Is unit-heavy development too focused on ACT’s central basin?
1
m_ratt 8:52 pm
06 Feb 17
#

No option for “I disagree with the premise. There is not enough urban infill centrally. Disproportionately the larger developments are happening in Belconnen and Gungahlin”?

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2
JC 11:30 pm
06 Feb 17
#

The article looks like it was written by the same person that writes the ACT Liberals’ talking points.

So much stereotypical hysteria rather than any real questioning of the core issues. And the article mentions (and ignores) several development outside the central basisn so really loses touch with the heading. And besides if all development was taking place in the central area why is that such a bad thing anyway?

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3
JC 11:31 pm
06 Feb 17
#

m_ratt said :

No option for “I disagree with the premise. There is not enough urban infill centrally. Disproportionately the larger developments are happening in Belconnen and Gungahlin”?

Indeed. I vote this option too. Which I notice has now been added.

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4
Grail 8:58 am
07 Feb 17
#

There’s not enough development happening around Erindale. That’s the actual centre of Tuggeranong, along with Lanyon.

Bring on the Light Rail and the Lanyon-Erinale link. Can’t happen fast enough. Watch the gentrification of the Valley in real time 😀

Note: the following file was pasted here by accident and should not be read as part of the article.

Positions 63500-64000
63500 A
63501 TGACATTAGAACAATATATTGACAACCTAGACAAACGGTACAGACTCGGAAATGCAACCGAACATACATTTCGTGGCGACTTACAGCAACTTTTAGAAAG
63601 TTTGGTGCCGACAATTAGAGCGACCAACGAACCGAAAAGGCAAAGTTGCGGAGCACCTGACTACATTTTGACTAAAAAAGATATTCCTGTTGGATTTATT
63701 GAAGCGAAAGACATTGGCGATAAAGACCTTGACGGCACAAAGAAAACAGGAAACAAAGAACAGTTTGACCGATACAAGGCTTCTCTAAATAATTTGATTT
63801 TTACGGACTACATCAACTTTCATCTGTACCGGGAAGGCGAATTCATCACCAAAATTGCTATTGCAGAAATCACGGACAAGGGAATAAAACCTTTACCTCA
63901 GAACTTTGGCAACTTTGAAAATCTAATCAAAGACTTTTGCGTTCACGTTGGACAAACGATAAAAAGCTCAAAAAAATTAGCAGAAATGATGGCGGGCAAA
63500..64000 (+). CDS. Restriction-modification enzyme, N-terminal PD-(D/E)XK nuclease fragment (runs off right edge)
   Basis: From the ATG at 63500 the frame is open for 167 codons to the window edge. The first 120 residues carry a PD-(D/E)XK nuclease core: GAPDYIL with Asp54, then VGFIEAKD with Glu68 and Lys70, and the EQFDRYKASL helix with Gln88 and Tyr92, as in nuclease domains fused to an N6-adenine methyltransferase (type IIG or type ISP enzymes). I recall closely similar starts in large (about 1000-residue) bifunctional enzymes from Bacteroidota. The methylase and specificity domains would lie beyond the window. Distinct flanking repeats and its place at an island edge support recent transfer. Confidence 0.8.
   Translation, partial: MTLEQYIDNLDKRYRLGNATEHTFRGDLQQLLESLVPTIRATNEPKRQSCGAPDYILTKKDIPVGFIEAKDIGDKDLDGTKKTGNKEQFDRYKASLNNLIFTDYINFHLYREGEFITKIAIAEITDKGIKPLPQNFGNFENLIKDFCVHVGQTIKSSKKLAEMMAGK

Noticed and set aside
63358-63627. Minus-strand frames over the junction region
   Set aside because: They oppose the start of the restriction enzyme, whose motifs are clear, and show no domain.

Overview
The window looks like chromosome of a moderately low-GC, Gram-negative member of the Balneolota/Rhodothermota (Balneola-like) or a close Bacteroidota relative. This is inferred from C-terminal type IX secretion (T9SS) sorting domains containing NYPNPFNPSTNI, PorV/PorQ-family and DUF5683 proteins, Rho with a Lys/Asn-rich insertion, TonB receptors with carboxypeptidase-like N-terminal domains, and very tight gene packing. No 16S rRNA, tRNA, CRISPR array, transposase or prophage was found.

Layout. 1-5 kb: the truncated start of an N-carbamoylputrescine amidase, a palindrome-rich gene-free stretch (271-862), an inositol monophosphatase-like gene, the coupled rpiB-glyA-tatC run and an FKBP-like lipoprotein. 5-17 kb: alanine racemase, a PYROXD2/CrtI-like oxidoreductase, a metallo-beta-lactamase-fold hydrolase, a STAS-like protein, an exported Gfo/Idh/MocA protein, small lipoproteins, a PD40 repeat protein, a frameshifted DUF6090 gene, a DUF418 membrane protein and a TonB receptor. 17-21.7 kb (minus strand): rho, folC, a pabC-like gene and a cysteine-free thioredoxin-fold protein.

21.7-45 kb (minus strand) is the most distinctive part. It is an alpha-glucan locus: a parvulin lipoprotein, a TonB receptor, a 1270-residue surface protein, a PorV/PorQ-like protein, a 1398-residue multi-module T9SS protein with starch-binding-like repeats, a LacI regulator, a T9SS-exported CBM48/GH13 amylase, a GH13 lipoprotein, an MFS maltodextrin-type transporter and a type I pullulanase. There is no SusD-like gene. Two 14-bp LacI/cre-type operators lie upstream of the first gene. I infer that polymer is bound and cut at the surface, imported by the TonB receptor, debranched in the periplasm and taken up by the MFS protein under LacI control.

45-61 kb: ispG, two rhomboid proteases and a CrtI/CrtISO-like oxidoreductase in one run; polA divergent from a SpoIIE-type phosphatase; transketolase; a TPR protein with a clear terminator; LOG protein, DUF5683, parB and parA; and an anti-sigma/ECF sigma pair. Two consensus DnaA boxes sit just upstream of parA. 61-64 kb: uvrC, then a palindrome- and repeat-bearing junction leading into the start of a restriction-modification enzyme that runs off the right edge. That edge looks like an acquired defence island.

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5
bruce_lord 10:21 am
07 Feb 17
#

Grail said :

There’s not enough development happening around Erindale. That’s the actual centre of Tuggeranong, along with Lanyon.

Bring on the Light Rail and the Lanyon-Erinale link. Can’t happen fast enough. Watch the gentrification of the Valley in real time 😀

Hallelujah brother! 85,000 canberra residents from Tuggeranong are in dire need of further development, improved infrastructure and some public facilities and entertainment options. It’s amazing how easy a government can ignore so many people if their vote doesn’t decide an election outcome.

I’m sick of my local taxes and ACT government fees being used to subsidise development in other parts of canberra. Development that pushes house values up in the North and makes my assets stagnate in the far South.

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6
chewy14 11:24 am
07 Feb 17
#

Grail said :

There’s not enough development happening around Erindale. That’s the actual centre of Tuggeranong, along with Lanyon.

Bring on the Light Rail and the Lanyon-Erinale link. Can’t happen fast enough. Watch the gentrification of the Valley in real time 😀

I hope you have some sort of black hole time dilation device because that “real time” is going to be 30years+ away unless the government changes it’s proposed development direction.

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7
dungfungus 12:25 pm
07 Feb 17
#

Grail said :

There’s not enough development happening around Erindale. That’s the actual centre of Tuggeranong, along with Lanyon.

Bring on the Light Rail and the Lanyon-Erinale link. Can’t happen fast enough. Watch the gentrification of the Valley in real time 😀

I can’t wait for pulled possum and de-constructed artichokes to show up on the menu at the Lanyon Cafe.

The tram riding transit hipsters will be looking forward to it as well.